Overheating

The plastic that exits your extruder may be anywhere from 190 to 310 degrees Celsius. While the plastic is still hot, it is pliable and can easily be formed into different shapes. However, as it cools, it quickly becomes solid and retains its shape. You need to achieve the correct balance between temperature and cooling so that your plastic can flow freely through the nozzle, but it can quickly solidify to maintain the exact dimensions of your 3D printed part. If this balance is not achieved, you may start to notice some print quality issues where the exterior of your part is not as precise and defined as you would like. As you can see in the image on the left, the filament extruded at the top of the pyramid was not able to cool quickly enough to retain its shape. The section below will examine several common causes for overheating and how to prevent them.

Common Solutions

Insufficient Cooling

The most common cause for overheating is that the plastic is not being cooled fast enough. When this happens, the hot plastic is free to change shapes as it slowly cools. For many plastics, it is much better to quickly cool the layers to prevent them from changing shape after being printed. If your printer includes a cooling fan, try increasing the power of the fan to cool the plastic faster. You can do this by clicking “Edit Process Settings” and selecting the Cooling tab. Simply double-click on the fan speed setpoint you wish to edit. This additional cooling will help the plastic retain its shape. If your printer does not include an integrated cooling fan, you may want to try installing an aftermarket fan or using a small handheld fan to cool down the layers faster.

Printing at too high of a temperature

If you are already using a cooling fan and you are still seeing this issue, you may want to try printing at a lower temperature. If the plastic is extruded at a lower temperature it will be able to solidify faster and retain its shape. Try lowering the print temperature by 5-10 degrees to see if it helps. You can do this by clicking “Edit Process Settings” and selecting the Temperature tab. Simply double-click the temperature setpoint you wish to change. Be careful not to lower the temperature too far, as otherwise the plastic may not be hot enough to extrude through the small opening in your nozzle.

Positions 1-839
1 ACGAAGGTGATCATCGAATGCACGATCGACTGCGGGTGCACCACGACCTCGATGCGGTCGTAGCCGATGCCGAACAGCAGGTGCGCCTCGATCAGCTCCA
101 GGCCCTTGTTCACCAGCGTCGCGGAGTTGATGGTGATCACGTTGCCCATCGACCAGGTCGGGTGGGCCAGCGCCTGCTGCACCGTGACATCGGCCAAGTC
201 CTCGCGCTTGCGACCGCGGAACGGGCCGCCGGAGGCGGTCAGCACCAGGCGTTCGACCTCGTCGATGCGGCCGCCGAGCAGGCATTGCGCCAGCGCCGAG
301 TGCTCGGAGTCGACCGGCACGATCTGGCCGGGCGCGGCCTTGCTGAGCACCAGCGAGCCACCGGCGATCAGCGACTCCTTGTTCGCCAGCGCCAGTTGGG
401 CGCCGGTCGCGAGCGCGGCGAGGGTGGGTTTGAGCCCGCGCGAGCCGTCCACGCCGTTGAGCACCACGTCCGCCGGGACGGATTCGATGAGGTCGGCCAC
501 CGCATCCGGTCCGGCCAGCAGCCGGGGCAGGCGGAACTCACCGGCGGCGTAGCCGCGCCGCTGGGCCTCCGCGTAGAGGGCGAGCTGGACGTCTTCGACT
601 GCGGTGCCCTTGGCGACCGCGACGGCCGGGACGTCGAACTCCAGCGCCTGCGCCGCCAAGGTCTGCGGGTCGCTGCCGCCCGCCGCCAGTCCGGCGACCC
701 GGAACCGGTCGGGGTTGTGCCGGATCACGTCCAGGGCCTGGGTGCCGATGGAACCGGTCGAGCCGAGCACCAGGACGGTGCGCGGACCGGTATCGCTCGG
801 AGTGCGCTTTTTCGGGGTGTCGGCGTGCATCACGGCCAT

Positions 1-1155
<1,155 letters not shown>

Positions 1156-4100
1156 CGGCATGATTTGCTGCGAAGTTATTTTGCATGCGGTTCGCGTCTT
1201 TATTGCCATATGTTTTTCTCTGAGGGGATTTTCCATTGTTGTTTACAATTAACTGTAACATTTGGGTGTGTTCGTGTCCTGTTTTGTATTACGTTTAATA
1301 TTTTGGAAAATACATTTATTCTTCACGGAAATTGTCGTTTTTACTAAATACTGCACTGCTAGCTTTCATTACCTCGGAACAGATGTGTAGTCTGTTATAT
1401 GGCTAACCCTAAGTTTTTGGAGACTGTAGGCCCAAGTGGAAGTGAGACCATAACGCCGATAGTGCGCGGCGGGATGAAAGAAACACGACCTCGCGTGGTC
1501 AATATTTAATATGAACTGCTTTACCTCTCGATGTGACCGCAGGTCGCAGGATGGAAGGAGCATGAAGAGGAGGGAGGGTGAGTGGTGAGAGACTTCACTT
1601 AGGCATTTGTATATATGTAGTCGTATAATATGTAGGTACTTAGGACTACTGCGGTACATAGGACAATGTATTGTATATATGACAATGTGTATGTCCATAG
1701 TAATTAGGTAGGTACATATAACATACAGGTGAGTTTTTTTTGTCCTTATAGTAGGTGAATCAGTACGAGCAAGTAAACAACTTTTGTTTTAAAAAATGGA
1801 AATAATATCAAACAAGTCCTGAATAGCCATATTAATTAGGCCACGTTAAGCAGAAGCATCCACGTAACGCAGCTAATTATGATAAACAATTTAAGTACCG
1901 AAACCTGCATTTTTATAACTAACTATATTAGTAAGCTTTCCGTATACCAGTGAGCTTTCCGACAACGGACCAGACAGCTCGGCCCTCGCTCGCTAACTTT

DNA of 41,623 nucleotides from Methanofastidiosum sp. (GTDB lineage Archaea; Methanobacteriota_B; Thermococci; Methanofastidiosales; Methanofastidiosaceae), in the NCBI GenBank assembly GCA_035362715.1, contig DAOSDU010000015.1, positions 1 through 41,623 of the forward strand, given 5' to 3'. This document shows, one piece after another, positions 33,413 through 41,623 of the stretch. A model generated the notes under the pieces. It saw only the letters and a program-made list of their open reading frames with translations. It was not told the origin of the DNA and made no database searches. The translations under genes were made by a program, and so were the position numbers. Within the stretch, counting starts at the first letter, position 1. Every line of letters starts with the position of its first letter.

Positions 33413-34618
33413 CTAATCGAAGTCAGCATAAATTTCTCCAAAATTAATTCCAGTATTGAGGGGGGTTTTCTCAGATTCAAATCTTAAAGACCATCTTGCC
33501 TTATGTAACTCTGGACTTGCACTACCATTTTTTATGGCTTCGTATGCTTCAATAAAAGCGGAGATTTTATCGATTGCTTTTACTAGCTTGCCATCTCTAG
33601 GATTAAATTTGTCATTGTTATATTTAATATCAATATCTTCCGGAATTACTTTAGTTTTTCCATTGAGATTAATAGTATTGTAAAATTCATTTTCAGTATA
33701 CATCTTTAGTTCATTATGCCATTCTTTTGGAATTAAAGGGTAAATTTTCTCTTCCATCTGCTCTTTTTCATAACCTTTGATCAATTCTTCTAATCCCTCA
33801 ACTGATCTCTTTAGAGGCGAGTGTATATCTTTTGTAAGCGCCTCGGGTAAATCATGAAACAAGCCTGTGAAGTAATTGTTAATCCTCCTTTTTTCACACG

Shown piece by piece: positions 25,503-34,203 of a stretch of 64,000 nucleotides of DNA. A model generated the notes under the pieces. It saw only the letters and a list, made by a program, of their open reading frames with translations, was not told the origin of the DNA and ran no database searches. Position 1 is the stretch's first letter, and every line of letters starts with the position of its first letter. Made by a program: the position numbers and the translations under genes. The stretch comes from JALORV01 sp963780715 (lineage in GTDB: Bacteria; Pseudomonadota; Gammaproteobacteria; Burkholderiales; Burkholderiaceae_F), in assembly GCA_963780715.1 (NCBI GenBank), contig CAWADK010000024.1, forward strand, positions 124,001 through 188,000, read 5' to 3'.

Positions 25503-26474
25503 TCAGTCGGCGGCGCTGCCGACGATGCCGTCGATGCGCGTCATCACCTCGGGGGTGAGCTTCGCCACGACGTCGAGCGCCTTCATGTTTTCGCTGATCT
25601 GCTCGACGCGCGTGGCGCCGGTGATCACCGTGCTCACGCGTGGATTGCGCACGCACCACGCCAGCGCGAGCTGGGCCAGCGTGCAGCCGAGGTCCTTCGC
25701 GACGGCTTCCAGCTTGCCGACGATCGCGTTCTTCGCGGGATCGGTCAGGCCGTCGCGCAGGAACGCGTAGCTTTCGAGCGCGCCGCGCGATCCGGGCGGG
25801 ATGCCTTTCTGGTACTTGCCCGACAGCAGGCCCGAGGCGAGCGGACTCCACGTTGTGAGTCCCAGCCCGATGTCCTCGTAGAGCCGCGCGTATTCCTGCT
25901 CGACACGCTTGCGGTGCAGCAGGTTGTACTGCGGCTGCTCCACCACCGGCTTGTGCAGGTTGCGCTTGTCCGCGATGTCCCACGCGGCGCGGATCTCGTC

Printing too fast

If you are printing each layer very quickly, you might not allow enough time for the previous layer to properly cool before you are trying to deposit the next layer of hot plastic on top of it. This is particularly important for very small parts where each layer only requires a few seconds to print. Even with a cooling fan, you may still need to decrease the printing speed for these small layers to ensure you provide enough time for the layer to solidify. Thankfully, Simplify3D includes a very simple option to do exactly that. If you click on “Edit Process Settings” and select the Speeds tab, you will see a section labeled “Speed Overrides.” This section is used to automatically slow down the printing speed for small layers to ensure they have enough time to cool and solidify before printing the next layer. For example, if you allow the software to adjust the printing speed for layers that take less than 15 seconds to print, the program will automatically slow down the printing speed for these small layers. This is a vital feature for combating these overheating issues.

When all else fails: Try printing multiple parts at once

If you have already tried the 3 items above and you are still having trouble achieving sufficient cooling, there’s one more thing you can try. Create a copy of the part you are trying to print (Edit > Copy/Paste) or import a second object that can be printed at the same time. By printing two objects at once, you can provide more cooling time for each individual part. The hot nozzle will need to move to a different location on the build platform to print the second part, which provides a short relief for your first part to cool down. This is a simple, yet very effective strategy for fixing overheating problems.

Related Topics

Stringing or Oozing

Lots of strings and hairs left behind when moving between different sections of the print

Blobs and Zits

Small blobs on the surface of print, otherwise known as zits

Curling or Rough Corners

Corners of the print tend to curl and deform after they are printed

Warping

Warping of large parts, particularly with high temperature materials such as ABS